Turkey orders detention of more than 400 people with alleged Gulen links

ISTANBUL (Reuters) - Turkish authorities have ordered the detention of 414 people, mainly military personnel, over suspected links to the network that Ankara says orchestrated a failed coup in 2016, prosecutors and state media said on Tuesday.

Authorities have carried out a sustained crackdown on alleged followers of U.S.-based Muslim cleric Fethullah Gulen, a former ally of President Tayyip Erdogan, since the coup attempt, when 250 people were killed. Gulen denies any involvement.

One police operation to detain 191 suspects was coordinated from the western city of Izmir and targeted people in 22 provinces, state-owned Anadolu news agency said. The police have already detained 160 of the suspects, it said.

Separately, an Istanbul prosecutor ordered the detention of 158 people including military personnel, doctors and teachers, out of which 86 people were so far detained, Anadolu said.

Anadolu said detention warrants were issued for 32 people as part of another operation targeting members of air force with suspected links. Turkish authorities were also seeking to detain 33 people from gendarmerie forces and others, it said.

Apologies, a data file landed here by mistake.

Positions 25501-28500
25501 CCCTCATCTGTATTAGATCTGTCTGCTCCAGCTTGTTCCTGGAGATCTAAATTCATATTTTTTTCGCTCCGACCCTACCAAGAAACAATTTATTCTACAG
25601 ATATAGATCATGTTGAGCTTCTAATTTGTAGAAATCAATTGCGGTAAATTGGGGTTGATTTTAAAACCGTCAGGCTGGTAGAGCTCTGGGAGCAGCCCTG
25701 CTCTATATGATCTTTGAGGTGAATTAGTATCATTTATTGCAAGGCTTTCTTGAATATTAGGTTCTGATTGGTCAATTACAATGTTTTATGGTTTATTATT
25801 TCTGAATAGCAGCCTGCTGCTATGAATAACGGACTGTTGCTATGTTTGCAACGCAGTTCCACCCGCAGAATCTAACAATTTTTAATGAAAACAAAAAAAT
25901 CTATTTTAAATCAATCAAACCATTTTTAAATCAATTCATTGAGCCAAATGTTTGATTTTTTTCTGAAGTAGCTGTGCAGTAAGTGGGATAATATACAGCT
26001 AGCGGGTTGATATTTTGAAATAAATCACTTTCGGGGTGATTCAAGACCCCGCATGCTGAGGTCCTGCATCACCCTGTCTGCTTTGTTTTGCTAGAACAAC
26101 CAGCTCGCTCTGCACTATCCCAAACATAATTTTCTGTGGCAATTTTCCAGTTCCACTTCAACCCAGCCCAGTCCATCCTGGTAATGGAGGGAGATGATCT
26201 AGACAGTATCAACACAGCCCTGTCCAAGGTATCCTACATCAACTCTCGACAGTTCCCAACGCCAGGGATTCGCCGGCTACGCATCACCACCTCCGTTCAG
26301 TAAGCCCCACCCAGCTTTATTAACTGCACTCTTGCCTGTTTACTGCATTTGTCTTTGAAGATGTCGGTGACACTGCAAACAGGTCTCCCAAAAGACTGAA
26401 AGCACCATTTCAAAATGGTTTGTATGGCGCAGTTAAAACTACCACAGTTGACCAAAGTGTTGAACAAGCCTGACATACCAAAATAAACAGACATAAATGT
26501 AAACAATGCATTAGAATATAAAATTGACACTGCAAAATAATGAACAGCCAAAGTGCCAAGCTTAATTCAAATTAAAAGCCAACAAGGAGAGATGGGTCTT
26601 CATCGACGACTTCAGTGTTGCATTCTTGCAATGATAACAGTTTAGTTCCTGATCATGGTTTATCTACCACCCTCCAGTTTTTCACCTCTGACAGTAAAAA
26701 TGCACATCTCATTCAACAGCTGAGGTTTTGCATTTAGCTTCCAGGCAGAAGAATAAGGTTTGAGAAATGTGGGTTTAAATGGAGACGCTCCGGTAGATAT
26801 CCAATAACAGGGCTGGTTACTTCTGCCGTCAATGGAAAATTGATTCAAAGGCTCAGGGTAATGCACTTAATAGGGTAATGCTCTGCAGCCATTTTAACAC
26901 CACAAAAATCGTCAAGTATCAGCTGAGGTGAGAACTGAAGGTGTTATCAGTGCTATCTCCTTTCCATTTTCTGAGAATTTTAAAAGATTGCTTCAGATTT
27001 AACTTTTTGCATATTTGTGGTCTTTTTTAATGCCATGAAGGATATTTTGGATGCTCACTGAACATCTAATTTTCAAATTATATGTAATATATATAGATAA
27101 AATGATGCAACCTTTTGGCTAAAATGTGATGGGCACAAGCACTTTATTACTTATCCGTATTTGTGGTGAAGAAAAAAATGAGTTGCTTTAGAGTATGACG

In a separate operation, police detained 16 military personnel the southeastern city Diyarbakir over the weekend, security sources said. On Tuesday, a local court jailed six of them pending trial and freed 10 others, the sources added.

Since the coup attempt, about 80,000 people have been held pending trial and some 150,000 civil servants, military personnel and others sacked or suspended.

Turkey’s Western allies have criticised the scale of the crackdown, while Ankara has defended the measures as a necessary response to the security threat.

Erdogan has for years accused Gulen’s supporters of establishing a “parallel state” by infiltrating the police, judiciary, military and other state institutions. Gulen has lived in self-imposed exile in the United States since 1999.

Reporting by Ali Kucukgocmen; Writing by Ezgi Erkoyun; Editing by Ece Toksabay, Andrew Heavens and Alison Williams